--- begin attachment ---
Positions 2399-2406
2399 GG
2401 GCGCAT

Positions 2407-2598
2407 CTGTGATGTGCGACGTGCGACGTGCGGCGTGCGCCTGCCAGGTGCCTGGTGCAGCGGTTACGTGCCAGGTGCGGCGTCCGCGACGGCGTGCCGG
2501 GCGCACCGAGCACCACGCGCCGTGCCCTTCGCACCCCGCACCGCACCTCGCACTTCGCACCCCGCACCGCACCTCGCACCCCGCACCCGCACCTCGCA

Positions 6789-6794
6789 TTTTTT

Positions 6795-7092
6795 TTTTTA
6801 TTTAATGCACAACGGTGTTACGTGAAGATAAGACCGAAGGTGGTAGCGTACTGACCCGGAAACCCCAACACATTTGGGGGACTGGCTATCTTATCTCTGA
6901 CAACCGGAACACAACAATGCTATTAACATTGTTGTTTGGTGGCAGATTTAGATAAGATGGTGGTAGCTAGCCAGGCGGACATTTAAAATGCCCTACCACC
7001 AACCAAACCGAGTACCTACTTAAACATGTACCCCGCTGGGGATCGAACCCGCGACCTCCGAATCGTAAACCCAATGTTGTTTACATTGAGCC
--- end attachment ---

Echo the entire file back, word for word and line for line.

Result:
Positions 2399-2406
2399 GG
2401 GCGCAT

Positions 2407-2598
2407 CTGTGATGTGCGACGTGCGACGTGCGGCGTGCGCCTGCCAGGTGCCTGGTGCAGCGGTTACGTGCCAGGTGCGGCGTCCGCGACGGCGTGCCGG
2501 GCGCACCGAGCACCACGCGCCGTGCCCTTCGCACCCCGCACCGCACCTCGCACTTCGCACCCCGCACCGCACCTCGCACCCCGCACCCGCACCTCGCA

Positions 6789-6794
6789 TTTTTT

Positions 6795-7092
6795 TTTTTA
6801 TTTAATGCACAACGGTGTTACGTGAAGATAAGACCGAAGGTGGTAGCGTACTGACCCGGAAACCCCAACACATTTGGGGGACTGGCTATCTTATCTCTGA
6901 CAACCGGAACACAACAATGCTATTAACATTGTTGTTTGGTGGCAGATTTAGATAAGATGGTGGTAGCTAGCCAGGCGGACATTTAAAATGCCCTACCACC
7001 AACCAAACCGAGTACCTACTTAAACATGTACCCCGCTGGGGATCGAACCCGCGACCTCCGAATCGTAAACCCAATGTTGTTTACATTGAGCC